21 January 2018
[Above photo: As evening descends over the Misuku Hills]
We are hav.ing a dinner party tomorrow (Monday) night. For 11. Linda has to teach until 5PM and will be observed from 4:30-5 by the CEO of Seed Global Health (Dr. Vanessa Kerry), our country Medical Director (Dr. Bridget Malewezi), and a major donor who is looking at the GHSP program in Malawi. And it is the inaugural day for her fundamental math/English cum jewelry-making class in our back yard. She has hired two artists to teach our female guard and 19 other ladies of no formal education and little earning capacity. It will be 2.5 hours, 2x/week for 2 months. It has the potential to be a life-changing experience for each of the women and I am so proud of her for pulling it together.
We cruised all over the immense Limbe market yesterday, seeking colored nylon yarn for bracelets. What a scene that place is! We headed down a muddy path between many, many tiny stalls, loud music and shouting everywhere, colorful chitenje cloth on display, and there was a drunken man having a loud, angry argument with a man who sells, among other things, empty glass bottles. The stall keeper kept his cool but didn’t give an inch as the other man would pick up one bottle after another and smash it into those on display, breaking all. I expected some bloodshed but somehow they avoided that and kept their honor intact, sort of. Much larger and rougher than the Blantyre market.We finally found the yarn and emerged from the market feeling exhausted and all our senses (except touch) assaulted.
Linda volunteered to do the meal. She likes to do that sort of thing. But we discovered that in the crowd were two recovered alcoholics, a vegan, a vegetarian, and someone who eats no gluten, dairy, or pine nuts. Pine nuts we can get past, as we can’t get them here anyway. So she has spent two days assembling ingredients with amazing cheer and creativity: gnocchi made from potatoes and millet flour, cashew butter instead of sweet cream butter, garlic-mushroom cream sauce for the gnocchi using coconut cream, and so forth. I’m only sous chef and grill chef, marinating and grilling the fillet du boeuf and the pork ribs, peeling 5 heads of garlic (and Malawi garlic has the tiniest, if very pungent, cloves), etc.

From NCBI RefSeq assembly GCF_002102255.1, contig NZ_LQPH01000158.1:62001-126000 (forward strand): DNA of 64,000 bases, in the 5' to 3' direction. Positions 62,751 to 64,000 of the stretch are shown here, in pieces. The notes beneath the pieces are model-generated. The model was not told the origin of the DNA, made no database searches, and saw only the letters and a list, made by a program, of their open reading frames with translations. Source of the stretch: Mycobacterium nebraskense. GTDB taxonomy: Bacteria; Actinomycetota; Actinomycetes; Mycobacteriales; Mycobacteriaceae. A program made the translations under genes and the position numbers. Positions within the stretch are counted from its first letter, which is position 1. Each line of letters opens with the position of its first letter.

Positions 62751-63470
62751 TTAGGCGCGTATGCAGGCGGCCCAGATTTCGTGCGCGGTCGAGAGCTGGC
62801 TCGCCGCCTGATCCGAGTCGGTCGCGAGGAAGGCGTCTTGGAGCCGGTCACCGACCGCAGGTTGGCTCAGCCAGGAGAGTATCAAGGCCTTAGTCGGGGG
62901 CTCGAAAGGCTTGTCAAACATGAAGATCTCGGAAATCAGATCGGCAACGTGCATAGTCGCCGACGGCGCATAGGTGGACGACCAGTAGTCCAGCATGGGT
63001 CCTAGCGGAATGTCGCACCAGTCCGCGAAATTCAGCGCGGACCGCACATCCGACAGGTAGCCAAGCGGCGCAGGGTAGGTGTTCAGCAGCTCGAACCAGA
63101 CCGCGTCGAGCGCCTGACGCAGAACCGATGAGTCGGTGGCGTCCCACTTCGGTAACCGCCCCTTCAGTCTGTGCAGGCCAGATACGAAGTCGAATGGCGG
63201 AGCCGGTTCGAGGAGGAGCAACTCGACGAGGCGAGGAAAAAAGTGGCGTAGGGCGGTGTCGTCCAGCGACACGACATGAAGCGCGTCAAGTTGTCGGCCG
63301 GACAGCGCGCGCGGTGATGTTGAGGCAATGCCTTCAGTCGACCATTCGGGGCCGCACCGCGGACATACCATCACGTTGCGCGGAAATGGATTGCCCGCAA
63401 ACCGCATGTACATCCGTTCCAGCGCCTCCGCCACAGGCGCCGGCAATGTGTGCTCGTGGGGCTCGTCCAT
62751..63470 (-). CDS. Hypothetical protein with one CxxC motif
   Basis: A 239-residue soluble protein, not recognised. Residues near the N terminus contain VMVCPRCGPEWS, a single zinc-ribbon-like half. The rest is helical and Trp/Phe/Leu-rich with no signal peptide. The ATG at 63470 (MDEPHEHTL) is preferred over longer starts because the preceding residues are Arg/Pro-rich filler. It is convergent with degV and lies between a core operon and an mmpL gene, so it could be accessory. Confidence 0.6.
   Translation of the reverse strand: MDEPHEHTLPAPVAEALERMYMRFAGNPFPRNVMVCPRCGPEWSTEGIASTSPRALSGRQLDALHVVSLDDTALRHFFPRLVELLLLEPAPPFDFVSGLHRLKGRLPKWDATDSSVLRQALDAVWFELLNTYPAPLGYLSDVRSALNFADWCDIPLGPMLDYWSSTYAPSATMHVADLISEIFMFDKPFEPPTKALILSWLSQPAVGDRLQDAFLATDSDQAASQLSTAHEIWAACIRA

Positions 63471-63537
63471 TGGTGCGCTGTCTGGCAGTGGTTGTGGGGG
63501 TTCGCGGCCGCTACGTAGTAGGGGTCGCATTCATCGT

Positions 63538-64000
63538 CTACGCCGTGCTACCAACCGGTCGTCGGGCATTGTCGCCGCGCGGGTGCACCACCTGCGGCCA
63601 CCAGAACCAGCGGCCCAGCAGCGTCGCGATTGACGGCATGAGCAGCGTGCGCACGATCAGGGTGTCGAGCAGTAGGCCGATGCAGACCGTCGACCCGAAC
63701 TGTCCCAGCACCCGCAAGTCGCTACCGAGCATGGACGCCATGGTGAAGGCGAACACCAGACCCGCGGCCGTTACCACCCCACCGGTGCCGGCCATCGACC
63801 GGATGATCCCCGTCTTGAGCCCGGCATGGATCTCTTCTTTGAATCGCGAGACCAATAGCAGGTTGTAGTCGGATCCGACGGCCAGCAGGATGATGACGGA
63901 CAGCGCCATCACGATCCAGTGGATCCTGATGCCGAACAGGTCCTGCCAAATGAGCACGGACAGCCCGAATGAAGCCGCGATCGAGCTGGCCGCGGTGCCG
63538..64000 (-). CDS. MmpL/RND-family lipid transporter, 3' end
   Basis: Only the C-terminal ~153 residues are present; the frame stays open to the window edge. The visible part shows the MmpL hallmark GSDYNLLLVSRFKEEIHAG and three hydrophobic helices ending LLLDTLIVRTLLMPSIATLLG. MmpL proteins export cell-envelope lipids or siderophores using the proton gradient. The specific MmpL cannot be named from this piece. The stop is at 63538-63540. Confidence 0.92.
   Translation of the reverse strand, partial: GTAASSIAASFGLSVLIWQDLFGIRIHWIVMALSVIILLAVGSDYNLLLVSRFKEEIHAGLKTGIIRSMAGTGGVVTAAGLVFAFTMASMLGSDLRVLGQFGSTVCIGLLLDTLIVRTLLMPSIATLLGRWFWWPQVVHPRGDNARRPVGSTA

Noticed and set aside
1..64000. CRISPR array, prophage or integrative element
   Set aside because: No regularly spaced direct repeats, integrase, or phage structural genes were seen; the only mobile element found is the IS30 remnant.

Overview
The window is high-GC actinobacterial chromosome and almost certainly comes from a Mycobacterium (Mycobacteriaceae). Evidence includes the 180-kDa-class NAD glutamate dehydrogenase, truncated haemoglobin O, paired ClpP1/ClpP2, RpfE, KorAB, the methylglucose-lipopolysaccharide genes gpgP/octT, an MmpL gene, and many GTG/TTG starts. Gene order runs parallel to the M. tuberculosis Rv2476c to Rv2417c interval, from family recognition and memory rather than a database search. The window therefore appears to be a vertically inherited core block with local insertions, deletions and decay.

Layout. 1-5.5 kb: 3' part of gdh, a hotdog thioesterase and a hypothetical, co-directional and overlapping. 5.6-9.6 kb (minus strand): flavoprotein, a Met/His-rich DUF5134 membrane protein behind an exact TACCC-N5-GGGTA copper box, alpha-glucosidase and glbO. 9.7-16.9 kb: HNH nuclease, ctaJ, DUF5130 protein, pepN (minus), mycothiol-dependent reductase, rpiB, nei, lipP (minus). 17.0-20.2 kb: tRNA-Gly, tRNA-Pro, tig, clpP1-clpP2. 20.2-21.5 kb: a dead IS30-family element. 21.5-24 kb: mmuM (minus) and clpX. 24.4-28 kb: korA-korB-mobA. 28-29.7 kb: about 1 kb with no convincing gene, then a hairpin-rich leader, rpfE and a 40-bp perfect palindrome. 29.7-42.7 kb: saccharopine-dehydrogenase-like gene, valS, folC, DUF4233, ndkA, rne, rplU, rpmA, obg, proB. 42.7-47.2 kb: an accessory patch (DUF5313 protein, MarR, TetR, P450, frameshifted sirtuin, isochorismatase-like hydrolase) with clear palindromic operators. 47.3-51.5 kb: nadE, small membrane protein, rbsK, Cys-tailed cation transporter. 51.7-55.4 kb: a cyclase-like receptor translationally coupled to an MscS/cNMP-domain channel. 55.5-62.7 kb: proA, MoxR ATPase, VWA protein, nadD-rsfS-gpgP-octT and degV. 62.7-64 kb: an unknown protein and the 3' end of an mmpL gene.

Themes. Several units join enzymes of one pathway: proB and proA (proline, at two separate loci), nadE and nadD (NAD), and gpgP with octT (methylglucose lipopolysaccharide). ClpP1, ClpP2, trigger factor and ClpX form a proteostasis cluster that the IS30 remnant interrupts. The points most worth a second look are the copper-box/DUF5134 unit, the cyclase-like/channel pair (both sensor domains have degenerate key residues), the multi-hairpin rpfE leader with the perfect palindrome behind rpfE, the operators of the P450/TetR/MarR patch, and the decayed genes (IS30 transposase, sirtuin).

Anyway, all dishes except the salad, including dessert, are prepared, Linda assures me. But I thought that is why God invented time—so everything didn’t happen simultaneously. We’ll have a great feast and let the Donor know what good work we are doing.
On another note, when I arrived at the College of Medicine a year and a half ago, of the 23 ceiling and sconce lamps to light the ground floor hallway in our building (Microbiology. Hm, is mental illness infectious?) 7 were lit. Last June before I left for holiday in the US, 5 were lit. Last week, one was lit. Also, both toilets in the men’s bathroom are fried. The communal urinal works but what can go wrong with a urinal? Not a good sign, I think. Crisis response, rather than regular and periodic maintenance, appears to be the norm here. It isn’t surprising that there are water shortages when many sinks and toilets in government facilities run constantly.
We are looking forward to Robert Burns Night this Friday, toasting the haggis and Scottish dancing. Never a dull moment. I always look forward to The Roast. Dry, biting Scot humor.
Two psychiatrists (one from Edinburgh) just came to help teach for 4 weeks and brought us supplies I ordered through Amazon UK—a tire gauge, a map of southern Africa, and a tour guide of Namibia so we can more easily fantasize about dunes and deserts and hikes and sunsets there next winter (July-August). And keep our tires properly inflated.
I wonder if I am feeling so uninspired writing this because I am feeling so content? As we did our dance of work around each other today, I realized how much I was enjoying sharing domesticity with Linda. It feels more and more natural.